How To Quiet Your Noisy, Knocking Water Pipes

Do you hear a knocking noise every time someone flushes the toilet, takes a shower or uses a faucet?

Besides being a nuisance, the problems causing this noise can hurt your plumbing and shorten the lifespan of your fixtures.

There are 3 possible causes of a knocking noise. For each one, we’ll show you:

  • What it is
  • How to tell if it’s the source of your knocking noise
  • How to fix it

Loose supply pipes knocking against a wall

What it is: Over time, the pipes that supply your fixtures with hot and cold water can work loose from their straps (often from water hammer. See below.) Then the high water pressure that passes through the pipes causes them to knock against the wall that they’re supposed to be secured to.

This noise can be especially pronounced if you have masonry walls (brick, concrete block, etc.).

How to tell if this is your problem: This noise will happen only when water is running. As soon as you turn off the faucet or shower, the noise should stop.

How to fix it: If you can get to the loose pipes, tightening or installing straps so that the pipes are secured will eliminate the problem. Keep in mind that you don’t want to anchor the pipe so tightly that it can’t expand and contract with changes in temperature.

A pipe strap securing a pipe to a wall.

If the loose pipes are in the walls, you may be able to eliminate the knocking noise by placing padding or foam insulation at each end where the pipe comes out of the wall.

High water pressure

What it is: Too much water pressure may cause your pipes to rattle around even if they are secured well.

How to tell if this is your problem: The knocking noise will likely be a quieter tapping rather than full on knocking. And it will only occur when the water is running. If it only happens when you run hot water, only your hot water pressure is too high.

How to fix it: Normal water pressure is 40-80 psi. Anything above that and you might experience some knocking noises. If your cold water pressure is above that, consider adjusting (or installing) a pressure reducing valve (PRV).

Check out this video on checking and adjusting your water pressure or contact a plumber for help with this.

If the problem is with your hot water, try turning down the temperature a bit to see if that helps. You can also install a water heater expansion tank. Heating water causes expansion, which increases water pressure. A water heater expansion tank absorbs this increased pressure, keeping it out of your pipes and fixtures.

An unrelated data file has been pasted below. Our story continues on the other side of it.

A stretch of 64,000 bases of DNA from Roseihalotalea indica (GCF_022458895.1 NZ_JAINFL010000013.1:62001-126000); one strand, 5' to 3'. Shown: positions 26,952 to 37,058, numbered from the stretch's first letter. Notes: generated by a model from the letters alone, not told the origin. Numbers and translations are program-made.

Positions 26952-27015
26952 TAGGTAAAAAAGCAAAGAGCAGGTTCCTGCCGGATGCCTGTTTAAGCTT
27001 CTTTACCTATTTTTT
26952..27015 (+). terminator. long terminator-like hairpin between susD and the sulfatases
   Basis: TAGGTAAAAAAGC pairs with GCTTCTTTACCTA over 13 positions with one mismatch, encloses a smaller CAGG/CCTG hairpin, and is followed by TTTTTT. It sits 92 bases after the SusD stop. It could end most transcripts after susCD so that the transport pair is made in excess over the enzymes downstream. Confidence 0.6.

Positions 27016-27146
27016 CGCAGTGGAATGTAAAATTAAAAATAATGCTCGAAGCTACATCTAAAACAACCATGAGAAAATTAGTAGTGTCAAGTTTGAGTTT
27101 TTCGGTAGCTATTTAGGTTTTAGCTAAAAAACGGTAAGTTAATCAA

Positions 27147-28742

Water hammer

What it is: Water hammer is sometimes used to refer to any noise coming from your plumbing, but it’s a specific noise. It’s caused from a valve suddenly shutting and the water crashing into the valve and the water in front of it.

Think of it like a car stopping suddenly on the highway during rush hour. All the cars behind it would crash into it, causing quite the commotion.

How to tell this is your problem: You’ll notice a water hammer when you shut the water off. There will be no knocking noise while water is running.

How to fix it: Depends on the age of your home:

  • Homes built prior to the 1960s—You likely have air chambers installed in your home that act as shock absorbers. However, over time the air can be displaced by water. You can fix this easily by shutting off the water to your home and opening all your faucets to drain all the water from your pipes. Then turn your water back on.
  • Homes built since the 1960s—Homes are now built with water hammer arrestors, which are spring-loaded shock absorbers that don’t fail often. If you are experiencing a water hammer, your home may not have been installed with these arrestors. You’ll need a plumber to install them for you.

Get a professional Atlanta plumber’s help

Want to get rid of that knocking sound for good? Enlist the help of a licensed plumber like Mr. Plumber. We serve the entire Atlanta metro area including Marietta, LawrencevilleWoodstock, Alpharetta, Douglasville, Newnan, Peachtree City and more. Contact us today.

Related Reading